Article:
Film Score: James Dietrich Cinematography: Charles J. Stumar
Starring: Boris Karloff, Zita Johann, David Manners and Edward Van Sloan
Dracula the year before, Universal officially handed the reins over to German cinematographer Karl Freund to film their next Karloff thriller, The Mummy. The story was the brainchild of Nina Wilcox Putnam and Richard Schayer who were asked by studio owner Carl Laemle to find a suitable Egyptian story similar to Dracula and Frankenstein. Unable to come up with an existing tale, the two created their own, inspired by the discovery of the tomb of Tutankamen in 1922 and the apparent curse of the pharaohs that was credited for claiming the lives of people associated with the find over the next ten years. After approval from Laemmle, their story was given to John L. Balderston who had converted stage plays of Dracula and Frankenstein into suitable scripts for the two box-office hits that were credited with keeping the company afloat at the beginning of the depression.
The story begins with a British dig in Egypt in 1921. Arthur Byron is the leader of the expedition, with Edward Van Sloan and Bramwell Fletcher as his assistants. In addition to the mummified body of Boris Karloff, they find a box that contains a scroll. While Byron and Van Sloan are out of the room, Fletcher reads the scroll and inadvertently brings Karloff to life and simultaneously goes mad himself. The film then jumps ten years later to an unsuccessful expedition led by Byron’s son, David Manners. As he and Leonard Mundie are about to give up, a withered Egyptian, Karloff, shows them the entrance to another tomb, of the princess he loved and wants to bring back to life. His efforts prove ineffective however but they do lead him to Zita Johann, who is from the same family line as the princess. This gives Karloff the idea to convince her to allow him to kill her and then raise her from the dead as the princess, thus completing his life’s work that began thousands of years before.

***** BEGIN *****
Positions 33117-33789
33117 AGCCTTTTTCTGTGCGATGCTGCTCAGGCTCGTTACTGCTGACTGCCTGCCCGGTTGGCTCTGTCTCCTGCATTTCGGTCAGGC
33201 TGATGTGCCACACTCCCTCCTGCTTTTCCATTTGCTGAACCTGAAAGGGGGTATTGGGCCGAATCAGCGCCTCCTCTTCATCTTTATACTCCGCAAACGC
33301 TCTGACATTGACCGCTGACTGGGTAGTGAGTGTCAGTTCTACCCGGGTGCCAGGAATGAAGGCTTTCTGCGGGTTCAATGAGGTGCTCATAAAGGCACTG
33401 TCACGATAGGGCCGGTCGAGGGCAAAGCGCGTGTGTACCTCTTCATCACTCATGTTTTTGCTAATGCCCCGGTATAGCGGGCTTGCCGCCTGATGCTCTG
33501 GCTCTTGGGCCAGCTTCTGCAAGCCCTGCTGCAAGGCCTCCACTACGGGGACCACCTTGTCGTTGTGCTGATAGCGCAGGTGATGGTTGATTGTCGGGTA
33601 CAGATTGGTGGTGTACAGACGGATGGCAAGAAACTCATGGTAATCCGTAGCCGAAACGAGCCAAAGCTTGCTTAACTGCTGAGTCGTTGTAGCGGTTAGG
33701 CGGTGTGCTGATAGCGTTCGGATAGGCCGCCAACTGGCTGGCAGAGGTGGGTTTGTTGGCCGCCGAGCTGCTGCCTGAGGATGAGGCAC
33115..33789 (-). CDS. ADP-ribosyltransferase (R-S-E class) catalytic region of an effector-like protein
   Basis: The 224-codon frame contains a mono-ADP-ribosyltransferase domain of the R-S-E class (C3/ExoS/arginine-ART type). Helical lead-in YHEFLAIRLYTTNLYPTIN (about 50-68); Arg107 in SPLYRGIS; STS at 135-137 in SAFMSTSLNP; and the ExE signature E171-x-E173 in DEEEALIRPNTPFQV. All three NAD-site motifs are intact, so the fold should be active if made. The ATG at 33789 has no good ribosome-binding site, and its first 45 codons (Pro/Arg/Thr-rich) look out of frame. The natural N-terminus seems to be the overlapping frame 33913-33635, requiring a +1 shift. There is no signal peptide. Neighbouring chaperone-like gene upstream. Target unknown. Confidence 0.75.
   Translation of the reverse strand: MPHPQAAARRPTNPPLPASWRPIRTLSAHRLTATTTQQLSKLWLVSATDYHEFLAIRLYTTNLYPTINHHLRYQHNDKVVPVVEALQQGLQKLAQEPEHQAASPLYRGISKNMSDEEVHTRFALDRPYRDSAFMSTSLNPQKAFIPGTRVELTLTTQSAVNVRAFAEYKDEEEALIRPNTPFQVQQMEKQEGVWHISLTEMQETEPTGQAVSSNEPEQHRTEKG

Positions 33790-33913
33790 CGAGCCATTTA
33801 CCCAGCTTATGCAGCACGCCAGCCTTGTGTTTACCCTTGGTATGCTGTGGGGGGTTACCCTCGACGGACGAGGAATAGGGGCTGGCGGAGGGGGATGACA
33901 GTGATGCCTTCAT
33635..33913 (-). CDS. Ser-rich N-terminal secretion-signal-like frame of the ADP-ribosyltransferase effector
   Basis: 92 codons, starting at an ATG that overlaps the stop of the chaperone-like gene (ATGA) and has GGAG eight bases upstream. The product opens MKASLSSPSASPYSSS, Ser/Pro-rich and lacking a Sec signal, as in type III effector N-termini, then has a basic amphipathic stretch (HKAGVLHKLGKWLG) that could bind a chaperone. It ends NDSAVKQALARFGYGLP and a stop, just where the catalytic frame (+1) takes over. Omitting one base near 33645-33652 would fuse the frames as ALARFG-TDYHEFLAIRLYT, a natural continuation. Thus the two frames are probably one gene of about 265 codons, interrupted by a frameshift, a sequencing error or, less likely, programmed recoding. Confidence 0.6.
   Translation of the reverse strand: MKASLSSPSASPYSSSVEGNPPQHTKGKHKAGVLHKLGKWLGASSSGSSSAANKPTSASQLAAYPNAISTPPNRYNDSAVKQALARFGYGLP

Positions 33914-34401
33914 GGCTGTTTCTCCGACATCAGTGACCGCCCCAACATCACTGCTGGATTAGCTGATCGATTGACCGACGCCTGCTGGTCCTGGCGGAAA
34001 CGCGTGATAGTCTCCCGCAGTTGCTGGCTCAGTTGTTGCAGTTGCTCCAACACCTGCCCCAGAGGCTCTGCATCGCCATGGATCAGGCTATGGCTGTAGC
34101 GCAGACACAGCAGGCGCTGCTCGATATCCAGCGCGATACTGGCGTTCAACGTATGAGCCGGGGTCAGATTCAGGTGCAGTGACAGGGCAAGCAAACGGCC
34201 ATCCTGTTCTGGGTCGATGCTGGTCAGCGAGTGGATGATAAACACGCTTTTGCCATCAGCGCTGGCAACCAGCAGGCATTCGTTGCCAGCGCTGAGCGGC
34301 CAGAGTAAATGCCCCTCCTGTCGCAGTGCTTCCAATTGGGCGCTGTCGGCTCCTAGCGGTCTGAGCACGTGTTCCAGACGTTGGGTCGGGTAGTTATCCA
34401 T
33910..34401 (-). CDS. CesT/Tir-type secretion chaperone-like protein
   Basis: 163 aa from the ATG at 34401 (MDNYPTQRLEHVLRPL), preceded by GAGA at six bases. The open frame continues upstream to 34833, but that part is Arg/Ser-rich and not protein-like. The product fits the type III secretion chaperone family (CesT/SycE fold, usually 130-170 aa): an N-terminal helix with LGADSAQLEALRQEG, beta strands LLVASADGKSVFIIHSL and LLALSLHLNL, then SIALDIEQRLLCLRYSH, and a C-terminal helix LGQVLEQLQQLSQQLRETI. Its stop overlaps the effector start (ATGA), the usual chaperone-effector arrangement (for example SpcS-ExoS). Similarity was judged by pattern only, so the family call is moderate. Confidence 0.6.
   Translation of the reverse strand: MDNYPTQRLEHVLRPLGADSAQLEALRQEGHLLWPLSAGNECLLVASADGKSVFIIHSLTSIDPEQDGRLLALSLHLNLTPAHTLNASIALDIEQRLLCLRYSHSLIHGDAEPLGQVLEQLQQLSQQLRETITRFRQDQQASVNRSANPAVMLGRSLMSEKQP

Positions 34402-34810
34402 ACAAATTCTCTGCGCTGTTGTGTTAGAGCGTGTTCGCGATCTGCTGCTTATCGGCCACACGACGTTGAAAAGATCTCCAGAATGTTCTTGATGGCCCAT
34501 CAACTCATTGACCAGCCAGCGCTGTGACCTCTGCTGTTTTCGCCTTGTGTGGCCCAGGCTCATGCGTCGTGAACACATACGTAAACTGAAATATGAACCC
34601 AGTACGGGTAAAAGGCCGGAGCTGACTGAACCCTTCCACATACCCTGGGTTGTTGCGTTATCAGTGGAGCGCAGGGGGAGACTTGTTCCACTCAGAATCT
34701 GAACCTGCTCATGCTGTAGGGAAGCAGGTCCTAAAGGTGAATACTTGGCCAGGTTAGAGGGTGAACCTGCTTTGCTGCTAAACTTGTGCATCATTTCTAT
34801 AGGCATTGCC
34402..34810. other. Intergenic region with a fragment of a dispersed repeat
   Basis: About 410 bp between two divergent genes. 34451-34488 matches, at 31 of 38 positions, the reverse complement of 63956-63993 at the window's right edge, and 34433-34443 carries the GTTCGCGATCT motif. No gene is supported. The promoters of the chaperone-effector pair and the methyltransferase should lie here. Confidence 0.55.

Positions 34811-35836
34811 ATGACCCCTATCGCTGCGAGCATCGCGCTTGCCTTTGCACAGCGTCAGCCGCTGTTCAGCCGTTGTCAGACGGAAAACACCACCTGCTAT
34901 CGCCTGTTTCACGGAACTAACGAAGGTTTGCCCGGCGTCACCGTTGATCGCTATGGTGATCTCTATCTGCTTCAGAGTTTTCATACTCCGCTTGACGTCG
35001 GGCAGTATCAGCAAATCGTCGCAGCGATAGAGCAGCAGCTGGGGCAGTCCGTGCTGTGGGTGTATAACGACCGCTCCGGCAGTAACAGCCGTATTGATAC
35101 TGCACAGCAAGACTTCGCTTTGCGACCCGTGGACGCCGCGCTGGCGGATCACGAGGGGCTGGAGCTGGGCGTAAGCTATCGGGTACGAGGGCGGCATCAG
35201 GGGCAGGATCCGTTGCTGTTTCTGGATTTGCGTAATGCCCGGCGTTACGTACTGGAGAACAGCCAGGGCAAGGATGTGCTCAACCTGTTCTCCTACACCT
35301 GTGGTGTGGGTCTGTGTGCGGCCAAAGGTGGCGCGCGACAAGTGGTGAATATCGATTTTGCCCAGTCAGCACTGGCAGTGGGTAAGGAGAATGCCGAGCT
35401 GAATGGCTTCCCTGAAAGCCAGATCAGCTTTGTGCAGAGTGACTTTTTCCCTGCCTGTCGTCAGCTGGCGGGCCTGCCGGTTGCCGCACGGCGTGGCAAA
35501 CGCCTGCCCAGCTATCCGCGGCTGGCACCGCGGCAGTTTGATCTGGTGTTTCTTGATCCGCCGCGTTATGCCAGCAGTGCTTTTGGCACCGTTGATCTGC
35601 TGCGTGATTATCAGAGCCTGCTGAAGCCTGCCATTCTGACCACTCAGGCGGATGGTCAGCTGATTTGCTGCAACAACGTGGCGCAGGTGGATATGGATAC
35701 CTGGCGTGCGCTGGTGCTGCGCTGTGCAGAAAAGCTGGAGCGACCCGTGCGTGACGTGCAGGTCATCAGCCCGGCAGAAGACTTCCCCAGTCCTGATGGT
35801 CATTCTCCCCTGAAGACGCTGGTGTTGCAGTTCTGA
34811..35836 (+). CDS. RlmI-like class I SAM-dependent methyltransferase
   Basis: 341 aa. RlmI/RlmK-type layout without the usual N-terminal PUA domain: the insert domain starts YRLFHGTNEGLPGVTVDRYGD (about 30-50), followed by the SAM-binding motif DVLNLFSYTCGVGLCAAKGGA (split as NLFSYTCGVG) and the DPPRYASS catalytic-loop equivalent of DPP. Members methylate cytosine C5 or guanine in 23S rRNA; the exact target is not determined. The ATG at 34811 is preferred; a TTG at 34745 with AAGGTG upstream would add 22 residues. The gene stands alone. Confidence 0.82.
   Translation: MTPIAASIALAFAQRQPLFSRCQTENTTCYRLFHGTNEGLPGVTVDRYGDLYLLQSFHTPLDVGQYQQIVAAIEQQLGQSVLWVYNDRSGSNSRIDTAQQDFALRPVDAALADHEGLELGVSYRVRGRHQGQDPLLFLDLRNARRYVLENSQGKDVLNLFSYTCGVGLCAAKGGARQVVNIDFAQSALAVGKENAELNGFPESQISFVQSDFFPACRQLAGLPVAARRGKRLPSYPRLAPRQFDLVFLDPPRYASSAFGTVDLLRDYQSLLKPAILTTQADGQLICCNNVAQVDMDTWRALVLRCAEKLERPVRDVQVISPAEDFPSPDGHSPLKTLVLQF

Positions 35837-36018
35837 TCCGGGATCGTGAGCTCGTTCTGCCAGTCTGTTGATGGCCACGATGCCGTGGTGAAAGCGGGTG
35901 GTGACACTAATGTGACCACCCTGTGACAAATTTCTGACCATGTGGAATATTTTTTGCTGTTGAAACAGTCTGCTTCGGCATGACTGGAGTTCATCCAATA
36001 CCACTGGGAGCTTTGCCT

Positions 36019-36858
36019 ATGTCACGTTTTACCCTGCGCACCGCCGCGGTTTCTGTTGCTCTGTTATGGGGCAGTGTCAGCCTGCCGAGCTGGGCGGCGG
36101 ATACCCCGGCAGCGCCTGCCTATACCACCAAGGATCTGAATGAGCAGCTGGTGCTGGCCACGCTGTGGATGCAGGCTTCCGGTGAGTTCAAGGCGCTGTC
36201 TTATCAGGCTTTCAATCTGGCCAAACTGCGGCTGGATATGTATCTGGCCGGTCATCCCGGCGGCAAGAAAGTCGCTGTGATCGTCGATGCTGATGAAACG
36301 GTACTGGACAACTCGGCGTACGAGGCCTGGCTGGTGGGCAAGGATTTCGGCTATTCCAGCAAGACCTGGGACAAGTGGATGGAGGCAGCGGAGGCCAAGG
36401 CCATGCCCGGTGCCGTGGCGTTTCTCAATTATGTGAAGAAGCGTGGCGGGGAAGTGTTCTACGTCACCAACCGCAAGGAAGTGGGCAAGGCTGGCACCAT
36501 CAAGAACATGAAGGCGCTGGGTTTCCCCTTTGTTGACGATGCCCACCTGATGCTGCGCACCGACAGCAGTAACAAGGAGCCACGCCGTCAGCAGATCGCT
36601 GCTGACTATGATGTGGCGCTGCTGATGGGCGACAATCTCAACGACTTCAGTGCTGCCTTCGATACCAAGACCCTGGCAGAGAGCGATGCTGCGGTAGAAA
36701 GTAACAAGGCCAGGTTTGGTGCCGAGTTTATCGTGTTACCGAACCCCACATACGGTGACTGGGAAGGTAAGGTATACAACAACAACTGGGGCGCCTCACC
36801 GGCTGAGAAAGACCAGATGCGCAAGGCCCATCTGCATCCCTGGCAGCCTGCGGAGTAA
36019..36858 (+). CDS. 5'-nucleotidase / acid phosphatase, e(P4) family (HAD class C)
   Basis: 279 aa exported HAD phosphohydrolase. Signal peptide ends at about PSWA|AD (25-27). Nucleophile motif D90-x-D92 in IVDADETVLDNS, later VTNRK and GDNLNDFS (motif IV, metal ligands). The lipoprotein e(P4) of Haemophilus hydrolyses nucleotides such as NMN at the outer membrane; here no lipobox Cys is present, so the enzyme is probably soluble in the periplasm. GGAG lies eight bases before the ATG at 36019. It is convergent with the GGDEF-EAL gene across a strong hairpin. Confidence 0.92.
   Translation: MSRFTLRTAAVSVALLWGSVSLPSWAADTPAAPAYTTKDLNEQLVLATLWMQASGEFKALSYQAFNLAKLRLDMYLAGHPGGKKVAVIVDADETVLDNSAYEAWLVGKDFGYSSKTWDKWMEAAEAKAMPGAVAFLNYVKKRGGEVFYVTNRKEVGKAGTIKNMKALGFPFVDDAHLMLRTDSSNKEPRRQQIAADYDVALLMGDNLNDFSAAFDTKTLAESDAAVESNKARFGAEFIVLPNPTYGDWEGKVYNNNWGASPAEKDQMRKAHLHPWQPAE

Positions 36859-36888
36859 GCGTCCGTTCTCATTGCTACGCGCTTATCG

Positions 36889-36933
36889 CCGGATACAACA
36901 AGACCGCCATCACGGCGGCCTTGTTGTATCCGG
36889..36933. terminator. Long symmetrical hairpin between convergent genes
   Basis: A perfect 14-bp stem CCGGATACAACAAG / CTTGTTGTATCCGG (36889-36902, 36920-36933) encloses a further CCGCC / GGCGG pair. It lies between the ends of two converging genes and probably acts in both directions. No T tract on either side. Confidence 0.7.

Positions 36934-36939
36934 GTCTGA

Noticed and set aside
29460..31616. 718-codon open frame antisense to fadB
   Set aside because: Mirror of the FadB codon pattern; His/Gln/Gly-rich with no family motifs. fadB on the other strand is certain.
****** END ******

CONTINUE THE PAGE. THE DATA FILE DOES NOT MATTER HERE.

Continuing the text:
In direct comparison to the two great horror films of 1931, this film seems wanting. This is reinforced by the fact that the sequels degenerated quickly into uninteresting horror/comedy and modern rehashes of the same plot. Still, Karloff’s performance is a good one, and the makeup provided by Jack Pierce is exceptional, both for the opening shot of the mummy and Karloff’s withered face. One of the most tantalizing things about the film is the missing scenes that were created to show Zita Johann’s journey through time as she was reincarnated. The intention was to have Karloff show her these in order for her to see how she had been descended from her Egyptian beginnings. Only still shots and publicity photos remain, and while the scenes were arguably unnecessary to the plot, they would have added another dimension that might have propelled the film beyond the marginal status in occupies in Universal’s horror pantheon today.
Though Karl Freund never had a career as a leading director, and went back to cinematography and camera work for television, he nevertheless has a beautiful style full of tracking shots, panning camera shots and multiple set-ups for scenes that is incredibly effective. He also had a good cast working with him. Both David Manners and Edward Van Sloan returned from Dracula, and this time Manners’ more attenuated performance is much more credible, but at the same time Van Sloan’s role is far less confrontational. Zita Johann’s exotic looks provide a nice contrast to the usual blonde heroines of the horror films, and the artistic production design by Willy Pogany is incredibly impressive and adds an important element to the overall production. While The Mummy may not rank as a first-class horror film, it nevertheless has a lot going for it and was a solid entry in Universal’s unassailable domination of depression era supernatural thrillers.